The adonhiramite degrees under Raimondo di Sangro were three Scottish high degrees called adonhiramites, and especially the 3 supreme degree were imbued with studies of Kabbalah, astrology, alchemy, and philosophy, at the suggestion of the young Baron Tschudy, drawing on Templar terminology dear to Raimondo di Sangro and the Strict European Observance and the alchemical work of Marquis Santinelli of Pesaro who was passing through Naples in 1667, whose reincarnation Tschudy believed himself to be.

The main ritual appeal was Rosicrucian, Kabbalistic and Hebrew, with letters transmitted in 1750 by the Count of Saint Germain from Paris to Naples to Don Raimondo di Sangro through Lord Herdenesse (the English ambassador to Naples).

The official headquarters from Nov. 23, 1789, was moved by Prince Vincent for prudence to the di Sangro castle of TorreMaggiore in Apulia and at his death in 1790 to the Masonic lodge the Watchtower of Villa Heigelin in Capodimonte directed by the noble cadet, Giovani Battista Di Sangro last son of the Prince of Sansevero, born in 1750 in Naples, a young Noble Guard at age 18 of the King of Naples in the Body Guards, a Freemason with his brother Vincenzo di Sangro and testamentary curator of his father Raimondo in 1771 and his brother Vincenzo in 1779.

From 1764 the young knight Giuseppe Tommaso d'Aquino, Knight of Malta and Mason at the Lodge of St. John of Scotland in Malta from 1762 and fellow Mason at the Lodge of St. John of Scotland in Palermo from 1763, brother of Prince Francesco Marsiconuovo d'Aquino of Caramanico, Grand Master Mason in Naples from 1773 to 1775 and neo-templar with Prince Naselli and cousin di Sangro, was a member at Sansevero Palace.

The latter, in Sicily, protected the young Marquis Giuseppe Balsamo da Messina, a scholar of Kaballah, alchemy, hydromantic and aeonic evocations (or negromatics of the Hebrew Kabbalist type), inspired in part theoretically by Ancient Egypt; had him consecrated to the Lodge of Malta and took him as a teacher of Kabbala and Alchemy from 1766, presenting him to Prince Raimondo di Sangro at the end of the year and in early 1767 also to his son Duke Vincenzo di Sangro, since Giuseppe d'Acquino had since 1766 enrolled in the Perfect Union Lodge of Naples directed by Vincenzo Di Sangro.

Marquis Balsamo, born in 1748 in Messina, traveled under a pseudonym (Marquis Pellegrini) and was sent to Rome in 1768 with letters from the Knights of Malta through Vincenzo de Sangro and Giuseppe Tommaso d'Acquino (Altotas' Initiatic name), and Balsamo would eventually become famous as Count of Cagliostro.

From 1767 a renewed Ritual system of Freemasonry was developed in Naples that took its cue from Baron Tschudy's alchemical, evovative and Kabbalistic system of the Blazing Star. Baron Tschudy had been a secret guest from 1751 to November 1753 of the Sansevero family at the di Sangro castle in Torremaggiore to keep him from being arrested by the Bourbon gendarmerie and extradited to the papal gendarmerie in Rome (given his conviction as a Freemason and antipapalist for writings published in Naples by the San Severo printing house clandestinely in the years 1751) and brought from Manfredonia port to Naples in November 1753 by the San Severo's private sailing felucca and secretly embarked on the Dutch war frigate Phoenix for Amsterdam.

In 1766 Tschudy had published in Paris the Rituaria Alchemica evocative of the Blazing Star on ideas of Santinelli and Raimondo di Sangro adapted by him in a form we might call pre Arcana Arcanorum.

Such a system was called in Naples from 1767, Arcana Arcanorum Scala di Napoli, veiled in a Hebrew Kabbalistic key, but with also ancient Egyptian cues taken from the esoteric tradition brought to Naples by the Egyptian-Alexandrian colony of Naples from 67 A.D., as well as in Pompeii and Roman Cumae until 405 A.D., through the Academies of Della Porta and on the Pontonian Academy of Aragonese Naples with the 1600 myth of the double death of Baldassare Vitali of Como.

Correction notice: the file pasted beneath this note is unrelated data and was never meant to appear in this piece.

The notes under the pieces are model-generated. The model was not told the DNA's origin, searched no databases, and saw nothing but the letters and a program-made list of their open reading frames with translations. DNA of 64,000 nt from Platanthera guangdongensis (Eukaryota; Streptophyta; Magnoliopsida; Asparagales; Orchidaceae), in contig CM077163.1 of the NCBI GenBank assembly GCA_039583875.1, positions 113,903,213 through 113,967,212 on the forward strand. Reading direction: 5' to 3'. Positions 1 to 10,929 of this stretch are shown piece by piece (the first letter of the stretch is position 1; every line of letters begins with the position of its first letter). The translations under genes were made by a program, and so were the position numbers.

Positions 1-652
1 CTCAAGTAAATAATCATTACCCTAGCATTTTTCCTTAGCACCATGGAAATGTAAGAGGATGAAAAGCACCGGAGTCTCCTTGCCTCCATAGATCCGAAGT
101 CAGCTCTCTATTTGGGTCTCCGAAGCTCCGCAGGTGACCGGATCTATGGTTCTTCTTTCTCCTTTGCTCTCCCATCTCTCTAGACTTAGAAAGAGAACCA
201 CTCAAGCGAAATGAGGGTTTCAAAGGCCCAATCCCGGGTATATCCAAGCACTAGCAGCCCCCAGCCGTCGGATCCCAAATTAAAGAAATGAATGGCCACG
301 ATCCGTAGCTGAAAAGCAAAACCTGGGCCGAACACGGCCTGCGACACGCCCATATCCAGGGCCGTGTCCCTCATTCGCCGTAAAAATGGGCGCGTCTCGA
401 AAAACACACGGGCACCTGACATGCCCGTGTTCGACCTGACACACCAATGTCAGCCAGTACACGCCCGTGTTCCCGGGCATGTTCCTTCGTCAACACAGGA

One work above all, that of 1671 dedicated to physical immortality; the work was divided into 17 sonnets and were read and studied in the eighteenth century by Raimondo di Sangro in 1745, by Tschudy in 1750, by Cagliostro and Altotas (the Count of Aquinas) in 1767, was thus worked out the definitive Egyptian Arcana Arcanorum system in 1777 that would be mailed to the Venetian Lodge "The Relatives of the Island of Zante" by Vincenzo di Sangro, the new Prince of Sansevero, with the division on three minor Egyptian Osiric Masonic degrees called the Memphis Scale equal to the Scottish Freemasonry of the first three degrees or the future three degrees of Cagliostro, surmounted by three Egyptian degrees similar to Raimondo di Sangro's three Adonhiramites, but no longer Scottish, but called Osirian Egyptian with personal alchemical magic and Kabbalistic eonic evocative magic at the time, and on Osirian Egyptian Rite of Naples of 67 A.D. properly called the Scale of Abydus or precisely Arcana Arcanorum - Scala di Napoli between 1777 and 1778.

In 1783 Giuseppe D'Aquino of Caramanico, Altotas, died in Naples, watched over by Cagliostro or Marquis Balsamo who returned to Naples in haste because of the master's illness and soon after left for France. Cagliostro founds Egyptian Freemasonry in three evocative degrees in 1783 while King Frederick II of Prussia formalizes the 33 Scottish Masonic degrees throughout Europe in 1786, putting to sleep the Illuminati of Bavaria and then neo-templars by 1789.

Vincenzo di Sangro also died of poison in Torremaggiore in 1790 as did his father and 5 years later his cousin Prince Francesco D'Aquino of Caranmanico in January 1795 grand master and Viceroy of Sicily, and in San Leo in the Marches the Marquis Giuseppe Balsamo, alias Count of Cagliostro in 1795 was made to die of various beatings and torments in papal prison.

But Cagliostro's Egyptian Freemasonry triumphs in Naples....
From 1793 to 1799 and is revived by Marco Bedaridde in 1805 in Villa Heigelin seat of the new Danish ambassador and neo-templar diplomatic legate and so in Paris in 1818 and in Naples there is the grand Cofto of the Rite of Cagliostro, in the two Sicilies, Baron Lorenzo of Montemayor, born in 1775 and died in 1841, who published the Catechism of Cagliostro in Naples in 1820, with the Arcana Arcanorum of the di Sangro of Naples as its basis.

Michele Di Iorio
Ordine Egizio Osirideo 
Sovereign Grand Sanctuary of Ionia
October 19, 2019